Due to a recent message of a statement by David Sedley as to "The primary goal should be the absence of pain" I am wondering if we can come up with some imagery that would help crystallize this issue. Since for me as a boomer all things resolve to scenes from Star Trek the Original Series, one of the first images that comes to mind is the constant tension between Captain Kirk demanding "more power" from the engines while Engineer Scott would say "it's going to blow" unless you let off.
That example would lead me to compare Kirk's demand for "power" (pleasure) to Scot's warning of impending disaster (pain). BOTH are required for proper operation of the starship, but I would contend that never in a million years would a deep-thinking person reverse the roles and place Scott in charge of the operation of the starship, except in extreme circumstances. The original nature and goal of the starship entails using the engines and the power that is available to them to further the mission, which inherently involves danger and difficulties, which the ship is constructed and improved to overcome to the best of its ability.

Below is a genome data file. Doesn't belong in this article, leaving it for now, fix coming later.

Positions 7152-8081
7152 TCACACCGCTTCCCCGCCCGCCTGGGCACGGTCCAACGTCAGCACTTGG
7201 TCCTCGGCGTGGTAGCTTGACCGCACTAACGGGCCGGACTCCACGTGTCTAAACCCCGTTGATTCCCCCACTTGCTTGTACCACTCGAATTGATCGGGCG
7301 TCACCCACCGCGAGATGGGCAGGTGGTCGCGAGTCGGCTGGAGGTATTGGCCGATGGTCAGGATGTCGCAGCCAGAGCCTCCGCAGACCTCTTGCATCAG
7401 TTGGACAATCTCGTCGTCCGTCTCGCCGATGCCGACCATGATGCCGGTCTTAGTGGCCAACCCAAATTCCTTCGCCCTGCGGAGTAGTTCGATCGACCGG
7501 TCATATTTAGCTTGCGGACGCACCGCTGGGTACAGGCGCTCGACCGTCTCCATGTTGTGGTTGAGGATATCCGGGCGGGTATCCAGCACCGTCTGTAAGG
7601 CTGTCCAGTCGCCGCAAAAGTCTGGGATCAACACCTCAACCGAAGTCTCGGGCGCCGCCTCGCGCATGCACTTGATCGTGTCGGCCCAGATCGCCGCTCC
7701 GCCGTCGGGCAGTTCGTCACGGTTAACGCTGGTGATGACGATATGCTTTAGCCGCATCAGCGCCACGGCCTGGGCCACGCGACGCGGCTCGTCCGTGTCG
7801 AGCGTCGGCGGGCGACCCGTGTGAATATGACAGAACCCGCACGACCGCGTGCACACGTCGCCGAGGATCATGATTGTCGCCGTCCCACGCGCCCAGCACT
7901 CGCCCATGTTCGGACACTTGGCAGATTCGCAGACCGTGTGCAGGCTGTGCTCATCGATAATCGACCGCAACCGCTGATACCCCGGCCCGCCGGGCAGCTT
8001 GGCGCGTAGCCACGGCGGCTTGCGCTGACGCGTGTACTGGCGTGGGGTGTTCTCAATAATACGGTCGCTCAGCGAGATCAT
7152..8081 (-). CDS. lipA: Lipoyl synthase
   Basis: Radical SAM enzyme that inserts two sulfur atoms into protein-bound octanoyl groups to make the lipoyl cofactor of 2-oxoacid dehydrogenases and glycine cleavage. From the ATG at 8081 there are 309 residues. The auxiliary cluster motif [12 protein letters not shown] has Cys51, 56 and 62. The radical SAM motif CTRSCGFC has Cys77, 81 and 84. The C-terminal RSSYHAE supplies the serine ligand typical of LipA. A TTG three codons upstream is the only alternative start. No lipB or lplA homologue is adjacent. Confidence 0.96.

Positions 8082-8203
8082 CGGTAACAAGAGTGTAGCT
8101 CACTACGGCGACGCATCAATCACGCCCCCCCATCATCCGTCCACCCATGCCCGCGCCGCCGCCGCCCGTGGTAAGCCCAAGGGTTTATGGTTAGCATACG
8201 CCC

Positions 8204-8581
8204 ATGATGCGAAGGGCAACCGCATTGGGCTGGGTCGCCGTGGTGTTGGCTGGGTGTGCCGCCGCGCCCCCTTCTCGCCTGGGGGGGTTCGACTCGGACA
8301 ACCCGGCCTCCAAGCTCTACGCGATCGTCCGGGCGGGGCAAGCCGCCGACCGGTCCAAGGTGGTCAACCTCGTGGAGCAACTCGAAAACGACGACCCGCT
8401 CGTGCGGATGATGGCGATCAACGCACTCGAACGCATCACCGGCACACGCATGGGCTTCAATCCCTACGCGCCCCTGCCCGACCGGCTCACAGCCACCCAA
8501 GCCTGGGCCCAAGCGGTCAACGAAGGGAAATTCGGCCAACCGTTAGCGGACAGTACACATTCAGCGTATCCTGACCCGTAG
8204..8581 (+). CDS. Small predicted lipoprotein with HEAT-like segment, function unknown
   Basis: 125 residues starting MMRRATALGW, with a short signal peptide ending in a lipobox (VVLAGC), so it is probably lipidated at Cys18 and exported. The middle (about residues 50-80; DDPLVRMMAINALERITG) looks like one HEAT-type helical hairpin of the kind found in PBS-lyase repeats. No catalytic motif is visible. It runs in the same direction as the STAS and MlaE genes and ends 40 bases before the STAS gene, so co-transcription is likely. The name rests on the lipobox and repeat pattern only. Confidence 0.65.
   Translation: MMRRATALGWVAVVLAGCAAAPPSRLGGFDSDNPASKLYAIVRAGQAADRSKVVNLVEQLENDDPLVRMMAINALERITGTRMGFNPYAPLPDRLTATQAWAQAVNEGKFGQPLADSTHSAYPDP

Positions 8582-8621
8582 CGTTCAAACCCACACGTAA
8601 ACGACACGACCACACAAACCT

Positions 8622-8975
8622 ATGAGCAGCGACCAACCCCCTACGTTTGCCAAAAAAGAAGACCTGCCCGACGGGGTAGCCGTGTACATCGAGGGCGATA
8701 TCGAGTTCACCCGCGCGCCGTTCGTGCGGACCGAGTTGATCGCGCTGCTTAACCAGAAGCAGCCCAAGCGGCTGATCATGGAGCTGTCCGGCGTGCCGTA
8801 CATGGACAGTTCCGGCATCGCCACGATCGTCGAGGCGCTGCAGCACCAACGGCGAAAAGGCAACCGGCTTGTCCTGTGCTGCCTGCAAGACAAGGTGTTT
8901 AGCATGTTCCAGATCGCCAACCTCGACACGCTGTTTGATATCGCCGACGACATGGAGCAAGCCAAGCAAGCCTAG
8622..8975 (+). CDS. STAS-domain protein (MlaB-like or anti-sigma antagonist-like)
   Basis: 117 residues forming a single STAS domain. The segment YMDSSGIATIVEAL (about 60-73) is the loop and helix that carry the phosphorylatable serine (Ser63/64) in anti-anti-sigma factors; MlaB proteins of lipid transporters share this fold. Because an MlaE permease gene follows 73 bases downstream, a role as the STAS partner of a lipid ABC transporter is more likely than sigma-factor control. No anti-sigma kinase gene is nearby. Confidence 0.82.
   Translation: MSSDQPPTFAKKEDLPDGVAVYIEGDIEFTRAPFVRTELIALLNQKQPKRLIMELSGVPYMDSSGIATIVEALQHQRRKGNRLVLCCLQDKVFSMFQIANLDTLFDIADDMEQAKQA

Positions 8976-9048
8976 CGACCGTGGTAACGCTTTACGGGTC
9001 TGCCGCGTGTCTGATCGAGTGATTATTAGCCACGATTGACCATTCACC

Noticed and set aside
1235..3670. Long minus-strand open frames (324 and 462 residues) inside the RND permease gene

I am sure that others ( Nate ? ) have better ideas for illustrating this, but it seems to me that there can never be too many ways of arguing and showing that the undisturbed pursuit of pleasure is ultimately why we seek to avoid pain, not the other way around.
And yet one of the primary living authorities on Epicurus can read all the texts available and still conclude that in the end and as his ultimate conclusion, Epicurus held "the primary goal should be the absence of pain."
Here's one clip illustrating how we subordinate risk and danger and sometimes choose pain in the pursuit of pleasure/avoidance of worst pain, but i want one where Scot says that the engines are going to blow: